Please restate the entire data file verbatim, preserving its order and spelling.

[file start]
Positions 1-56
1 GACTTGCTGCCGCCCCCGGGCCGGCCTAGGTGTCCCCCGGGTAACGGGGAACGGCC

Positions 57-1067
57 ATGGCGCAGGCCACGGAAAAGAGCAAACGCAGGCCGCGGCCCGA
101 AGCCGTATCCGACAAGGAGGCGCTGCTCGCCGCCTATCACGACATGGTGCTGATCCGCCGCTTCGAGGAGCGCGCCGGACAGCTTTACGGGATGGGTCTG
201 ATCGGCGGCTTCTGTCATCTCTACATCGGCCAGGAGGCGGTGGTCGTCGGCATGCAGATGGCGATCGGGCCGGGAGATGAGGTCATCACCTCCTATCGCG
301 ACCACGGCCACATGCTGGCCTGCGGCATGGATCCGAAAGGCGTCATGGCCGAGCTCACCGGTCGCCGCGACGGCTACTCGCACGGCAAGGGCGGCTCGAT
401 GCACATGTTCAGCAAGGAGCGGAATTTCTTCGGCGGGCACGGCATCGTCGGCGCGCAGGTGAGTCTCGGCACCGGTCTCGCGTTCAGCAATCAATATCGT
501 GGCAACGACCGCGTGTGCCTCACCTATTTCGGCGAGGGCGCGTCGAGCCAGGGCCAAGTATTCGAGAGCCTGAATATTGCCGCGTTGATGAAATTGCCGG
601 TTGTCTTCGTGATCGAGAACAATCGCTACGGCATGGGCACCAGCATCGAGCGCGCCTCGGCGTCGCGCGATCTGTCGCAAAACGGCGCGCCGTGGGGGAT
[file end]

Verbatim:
Positions 1-56
1 GACTTGCTGCCGCCCCCGGGCCGGCCTAGGTGTCCCCCGGGTAACGGGGAACGGCC

Positions 57-1067
57 ATGGCGCAGGCCACGGAAAAGAGCAAACGCAGGCCGCGGCCCGA
101 AGCCGTATCCGACAAGGAGGCGCTGCTCGCCGCCTATCACGACATGGTGCTGATCCGCCGCTTCGAGGAGCGCGCCGGACAGCTTTACGGGATGGGTCTG
201 ATCGGCGGCTTCTGTCATCTCTACATCGGCCAGGAGGCGGTGGTCGTCGGCATGCAGATGGCGATCGGGCCGGGAGATGAGGTCATCACCTCCTATCGCG
301 ACCACGGCCACATGCTGGCCTGCGGCATGGATCCGAAAGGCGTCATGGCCGAGCTCACCGGTCGCCGCGACGGCTACTCGCACGGCAAGGGCGGCTCGAT
401 GCACATGTTCAGCAAGGAGCGGAATTTCTTCGGCGGGCACGGCATCGTCGGCGCGCAGGTGAGTCTCGGCACCGGTCTCGCGTTCAGCAATCAATATCGT
501 GGCAACGACCGCGTGTGCCTCACCTATTTCGGCGAGGGCGCGTCGAGCCAGGGCCAAGTATTCGAGAGCCTGAATATTGCCGCGTTGATGAAATTGCCGG
601 TTGTCTTCGTGATCGAGAACAATCGCTACGGCATGGGCACCAGCATCGAGCGCGCCTCGGCGTCGCGCGATCTGTCGCAAAACGGCGCGCCGTGGGGGAT